Canadians across the country will soon be grabbing their runners, glamming up in pink and writing messages of ‘who they are running for?’ at the annual Canadian Breast Cancer Foundation CIBC Run for the Cure on Sunday.
Vernon joins 58 communities across the country for this inspiring event that raises awareness and funds for breast cancer research, education and awareness programs.
Before the event gets underway, local fundraising efforts are taking place throughout the community.
Nixon Wenger Lawyers hosts its annual fundraising barbecue for the cure event Thursday from 11:30 a.m. to 1:30 p.m. at #301 – 2706 30th Ave.
Patrons of Crush Bistro, Margherita Cafe, the Eclectic Med and Italian Kitchen can also support the cause through the Tickled Pink Desserts campaign. Each of the restaurants has added a special dessert to their menu, with partial proceeds from each dessert sold until Oct. 14 being donated to CBCF.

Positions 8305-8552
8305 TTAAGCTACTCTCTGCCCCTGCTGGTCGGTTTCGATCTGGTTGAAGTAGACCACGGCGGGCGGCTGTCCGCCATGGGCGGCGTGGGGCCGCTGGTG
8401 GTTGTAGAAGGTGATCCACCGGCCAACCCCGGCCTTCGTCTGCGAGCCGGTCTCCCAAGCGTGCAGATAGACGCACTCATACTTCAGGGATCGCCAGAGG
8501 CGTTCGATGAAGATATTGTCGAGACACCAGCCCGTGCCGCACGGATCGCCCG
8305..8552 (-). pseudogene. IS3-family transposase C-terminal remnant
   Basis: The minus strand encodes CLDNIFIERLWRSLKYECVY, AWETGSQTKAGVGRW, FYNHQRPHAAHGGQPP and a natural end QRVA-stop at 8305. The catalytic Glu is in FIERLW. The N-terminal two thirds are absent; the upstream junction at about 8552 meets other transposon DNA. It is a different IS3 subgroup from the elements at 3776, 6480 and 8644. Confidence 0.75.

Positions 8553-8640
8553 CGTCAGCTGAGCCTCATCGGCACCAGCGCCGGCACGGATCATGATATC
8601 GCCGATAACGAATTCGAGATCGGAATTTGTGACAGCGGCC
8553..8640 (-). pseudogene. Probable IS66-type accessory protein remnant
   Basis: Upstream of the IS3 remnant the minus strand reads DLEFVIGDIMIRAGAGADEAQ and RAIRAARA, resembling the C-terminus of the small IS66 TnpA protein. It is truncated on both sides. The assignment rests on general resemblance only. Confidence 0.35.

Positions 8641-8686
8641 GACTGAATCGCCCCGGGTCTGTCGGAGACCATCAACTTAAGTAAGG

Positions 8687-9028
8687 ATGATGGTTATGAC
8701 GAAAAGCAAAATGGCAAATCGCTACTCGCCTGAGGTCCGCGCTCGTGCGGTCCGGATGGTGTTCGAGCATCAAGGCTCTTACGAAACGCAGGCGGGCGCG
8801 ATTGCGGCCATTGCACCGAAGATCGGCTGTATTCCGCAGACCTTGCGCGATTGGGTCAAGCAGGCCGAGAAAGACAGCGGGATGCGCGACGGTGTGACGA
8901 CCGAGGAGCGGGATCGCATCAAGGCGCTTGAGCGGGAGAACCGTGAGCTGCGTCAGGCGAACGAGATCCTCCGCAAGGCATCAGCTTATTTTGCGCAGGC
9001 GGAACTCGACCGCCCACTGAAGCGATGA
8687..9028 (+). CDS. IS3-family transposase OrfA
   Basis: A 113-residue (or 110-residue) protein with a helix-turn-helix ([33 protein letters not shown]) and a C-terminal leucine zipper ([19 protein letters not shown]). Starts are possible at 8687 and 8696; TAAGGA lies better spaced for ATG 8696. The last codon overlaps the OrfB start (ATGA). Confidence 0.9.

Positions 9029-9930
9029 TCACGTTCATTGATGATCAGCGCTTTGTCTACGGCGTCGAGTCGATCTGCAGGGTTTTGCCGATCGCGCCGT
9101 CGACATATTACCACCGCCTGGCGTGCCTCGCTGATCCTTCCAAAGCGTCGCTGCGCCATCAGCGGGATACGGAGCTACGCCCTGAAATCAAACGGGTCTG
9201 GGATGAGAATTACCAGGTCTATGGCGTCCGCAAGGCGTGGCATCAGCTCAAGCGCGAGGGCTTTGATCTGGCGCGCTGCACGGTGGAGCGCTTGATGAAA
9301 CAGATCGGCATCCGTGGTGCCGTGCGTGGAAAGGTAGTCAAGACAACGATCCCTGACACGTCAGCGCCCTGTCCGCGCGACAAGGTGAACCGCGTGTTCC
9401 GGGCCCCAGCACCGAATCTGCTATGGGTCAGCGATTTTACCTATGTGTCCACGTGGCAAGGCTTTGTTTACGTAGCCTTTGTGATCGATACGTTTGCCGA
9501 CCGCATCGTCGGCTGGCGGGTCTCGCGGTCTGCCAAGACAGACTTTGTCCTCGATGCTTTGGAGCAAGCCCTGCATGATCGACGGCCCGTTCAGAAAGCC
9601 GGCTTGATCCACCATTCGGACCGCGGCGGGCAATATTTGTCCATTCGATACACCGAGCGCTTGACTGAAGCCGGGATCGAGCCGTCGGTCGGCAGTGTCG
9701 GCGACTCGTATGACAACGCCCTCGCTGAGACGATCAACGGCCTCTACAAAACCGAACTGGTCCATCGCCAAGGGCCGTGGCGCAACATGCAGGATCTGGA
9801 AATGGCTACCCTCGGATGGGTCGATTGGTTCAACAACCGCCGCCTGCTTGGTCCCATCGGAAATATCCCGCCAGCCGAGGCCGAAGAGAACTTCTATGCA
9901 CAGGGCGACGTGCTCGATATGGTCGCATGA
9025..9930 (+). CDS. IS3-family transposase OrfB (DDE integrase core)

The Canadian Breast Cancer Foundation CIBC Run for the Cure is the largest single-day, volunteer-led national event in Canada in support of breast cancer.
This year, the Run for the Cure in Vernon will take place at Clarence Fulton Secondary with opening ceremonies starting at 9:30 a.m. Sunday.
A group of dedicated volunteers have spent over 1,500 hours of their time preparing for a memorable run day for Vernon residents.
For the volunteer directors, Monica Tiggelaar and Lindsay Smith, they hope to see the momentum of fundraising in the community continue as run day approaches
“It is not too late for people to participate and fundraise for the event on Sept. 30,” said Lindsay Smith, one of the volunteer run directors. “Every person that comes out on run day is helping increase awareness and funds for the cause.”
Last year, more than 600 walkers and runners participated in the one-kilometre or five-kilometre event helping raise over $78,000 in Vernon alone (contributing to a provincial fundraising total of $4.76 million).
All of the proceeds raised at the CIBC Run for the Cure will remain in B.C.
Breast cancer remains the most common form of cancer diagnosed in Canadian women.
One in nine Canadian women will be diagnosed with breast cancer in her lifetime. In 2012, an estimated 22,700 women in Canada will be diagnosed with breast cancer, and an estimated 5,100 will die from it.
Visit www.cbcf.org to participate, donate or volunteer.